The following should be self- explanatory, some before and after shots...

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Centurion

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I’ll add this yet tonight; as you know there ate lots of tight, awkward-to-sand places in a muzzleloader stock. Here’s how difficult it is to clean all that old goo-ish finish out... grab a scrap of steel wool, cram it in there, scrape it around a little and...


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nagantino

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Years ago I found a very battered Winchester 550. I bought it cheap and set about stripping the wood except the high, hard and shiny finish would not remove. I wish I had known about that Aircraft stripper then.
 

Centurion

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Good morning All.

To continue... after the stock has dried off, i sanded it down with one of those foam sanding blocks embedded with grit, which is flexible and never seems to clog up. As you can see, the pores of this maple still retain the dark color of the stain i just stripped. After doing some research on bleaching, i took the easy route and mixed up a small 50/50 batch of Chlorox bleach and just rubbed a good amount into the wood. I was half expecting some of the old finish to come off on the cloth, but this method doesn’t lift the stain, it just makes it go away, like when one of your t-shirts winds up in the washer accidently with a load of whites (been there) and a little bleach. This did lighten the stain remnants but did not affect the grain in any way. Aha! Now we’re gettin somewhere. And we got a little surprise!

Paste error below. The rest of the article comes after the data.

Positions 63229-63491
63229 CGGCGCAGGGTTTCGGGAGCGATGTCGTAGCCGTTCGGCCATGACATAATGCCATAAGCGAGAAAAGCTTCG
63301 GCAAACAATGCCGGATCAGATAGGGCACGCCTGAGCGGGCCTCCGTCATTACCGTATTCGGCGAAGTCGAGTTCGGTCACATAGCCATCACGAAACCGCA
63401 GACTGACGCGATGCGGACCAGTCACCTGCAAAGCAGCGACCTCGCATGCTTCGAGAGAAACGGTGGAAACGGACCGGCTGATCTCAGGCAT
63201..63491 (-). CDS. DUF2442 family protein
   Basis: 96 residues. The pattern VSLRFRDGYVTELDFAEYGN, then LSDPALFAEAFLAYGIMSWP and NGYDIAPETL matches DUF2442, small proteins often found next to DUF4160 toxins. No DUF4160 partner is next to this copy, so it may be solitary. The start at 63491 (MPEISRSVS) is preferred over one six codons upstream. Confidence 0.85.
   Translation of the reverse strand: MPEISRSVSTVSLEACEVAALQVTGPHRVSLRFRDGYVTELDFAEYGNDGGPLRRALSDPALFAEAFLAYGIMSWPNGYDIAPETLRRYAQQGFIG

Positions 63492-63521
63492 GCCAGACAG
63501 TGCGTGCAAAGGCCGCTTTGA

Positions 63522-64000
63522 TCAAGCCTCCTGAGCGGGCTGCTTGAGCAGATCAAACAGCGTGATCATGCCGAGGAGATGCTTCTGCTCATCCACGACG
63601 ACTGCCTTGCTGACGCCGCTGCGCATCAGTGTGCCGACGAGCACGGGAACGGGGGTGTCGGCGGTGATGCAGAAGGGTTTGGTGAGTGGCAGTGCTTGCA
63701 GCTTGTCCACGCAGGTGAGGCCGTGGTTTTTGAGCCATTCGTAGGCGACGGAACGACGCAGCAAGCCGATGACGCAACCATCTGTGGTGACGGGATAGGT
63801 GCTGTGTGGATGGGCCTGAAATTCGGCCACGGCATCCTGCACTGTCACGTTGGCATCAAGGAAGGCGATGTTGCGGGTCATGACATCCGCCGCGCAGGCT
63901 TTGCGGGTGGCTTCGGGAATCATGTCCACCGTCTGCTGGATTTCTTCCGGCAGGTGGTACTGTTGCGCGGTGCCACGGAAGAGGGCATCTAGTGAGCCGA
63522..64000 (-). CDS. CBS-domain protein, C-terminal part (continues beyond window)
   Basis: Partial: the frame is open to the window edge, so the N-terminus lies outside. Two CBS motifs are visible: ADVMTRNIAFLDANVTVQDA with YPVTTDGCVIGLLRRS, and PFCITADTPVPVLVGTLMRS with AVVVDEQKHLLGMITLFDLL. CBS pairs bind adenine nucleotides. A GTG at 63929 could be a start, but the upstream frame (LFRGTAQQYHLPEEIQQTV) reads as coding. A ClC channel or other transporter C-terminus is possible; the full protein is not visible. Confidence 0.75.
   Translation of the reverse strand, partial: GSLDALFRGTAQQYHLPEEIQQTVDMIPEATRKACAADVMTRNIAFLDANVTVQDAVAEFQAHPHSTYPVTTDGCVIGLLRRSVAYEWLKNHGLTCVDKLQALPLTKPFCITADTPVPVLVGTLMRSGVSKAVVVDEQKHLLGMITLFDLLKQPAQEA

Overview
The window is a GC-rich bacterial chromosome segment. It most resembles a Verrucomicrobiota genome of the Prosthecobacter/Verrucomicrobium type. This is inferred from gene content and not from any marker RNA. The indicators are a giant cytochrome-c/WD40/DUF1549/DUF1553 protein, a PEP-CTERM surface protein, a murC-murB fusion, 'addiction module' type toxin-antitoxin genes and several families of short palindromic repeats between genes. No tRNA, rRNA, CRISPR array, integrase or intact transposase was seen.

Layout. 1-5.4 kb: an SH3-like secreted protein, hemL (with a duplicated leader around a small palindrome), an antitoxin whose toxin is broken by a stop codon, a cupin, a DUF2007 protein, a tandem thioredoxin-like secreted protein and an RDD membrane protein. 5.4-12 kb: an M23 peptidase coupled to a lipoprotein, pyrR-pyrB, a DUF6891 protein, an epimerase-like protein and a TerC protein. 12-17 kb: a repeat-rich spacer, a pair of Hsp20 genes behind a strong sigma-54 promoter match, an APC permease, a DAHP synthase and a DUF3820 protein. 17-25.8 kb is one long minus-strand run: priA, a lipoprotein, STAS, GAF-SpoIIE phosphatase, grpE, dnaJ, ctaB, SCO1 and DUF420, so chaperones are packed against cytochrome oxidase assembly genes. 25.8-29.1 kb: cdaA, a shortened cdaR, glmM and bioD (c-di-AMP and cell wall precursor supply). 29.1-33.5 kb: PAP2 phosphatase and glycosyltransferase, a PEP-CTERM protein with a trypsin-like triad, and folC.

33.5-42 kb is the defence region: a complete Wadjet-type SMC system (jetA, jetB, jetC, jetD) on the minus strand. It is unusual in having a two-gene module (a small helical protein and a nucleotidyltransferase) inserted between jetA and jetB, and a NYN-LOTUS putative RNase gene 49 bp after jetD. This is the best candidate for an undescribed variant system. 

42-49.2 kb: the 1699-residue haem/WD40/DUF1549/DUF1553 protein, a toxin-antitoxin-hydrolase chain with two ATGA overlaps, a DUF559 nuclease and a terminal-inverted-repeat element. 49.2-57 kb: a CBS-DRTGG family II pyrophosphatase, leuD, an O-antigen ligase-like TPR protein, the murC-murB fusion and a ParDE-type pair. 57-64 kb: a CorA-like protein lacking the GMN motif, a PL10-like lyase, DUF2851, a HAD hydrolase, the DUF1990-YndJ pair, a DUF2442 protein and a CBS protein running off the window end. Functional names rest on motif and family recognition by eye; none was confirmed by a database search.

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Centurion

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These i deduced (sharp kid) were holes left by tacks a previous owner had used to decorate the stock with, presumably, his last initial. Since it’s my last initial as well, i’ll keep it.

Look how much lighter that wood is after its bleach bath.
 

Centurion

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And now it’s time for surgery.

Not long ago i had no experience with the phrases of “length of pull” and “drop at heel”. Some long guns fit me and some did not. My Plains Rifle was the best thing i’d ever shouldered when i bought it - never studied why, just took it home.

This project did not fit in these categories; it was as if it was built to the specs of “does not fit don”. LOP was 13” and drop was 3”. Probably cut down earlier, but maybe not. Here’s where i started chasing my old poor boy!

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Centurion

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Two things here: first, i intended to sweep the stock downward a bit, so that butt plate with its roughly 90 degree angle to the upper portion, which i’ve been calling the butt plate tang (although it has at least three other names i can’t remember) will no longer fit. At this point i guessed i could still use the plate. You can see how much of the stock i cut away. The second thing is my choice of wood - i thought maple would be too bright so i used a chunk of an old red elm barn beam.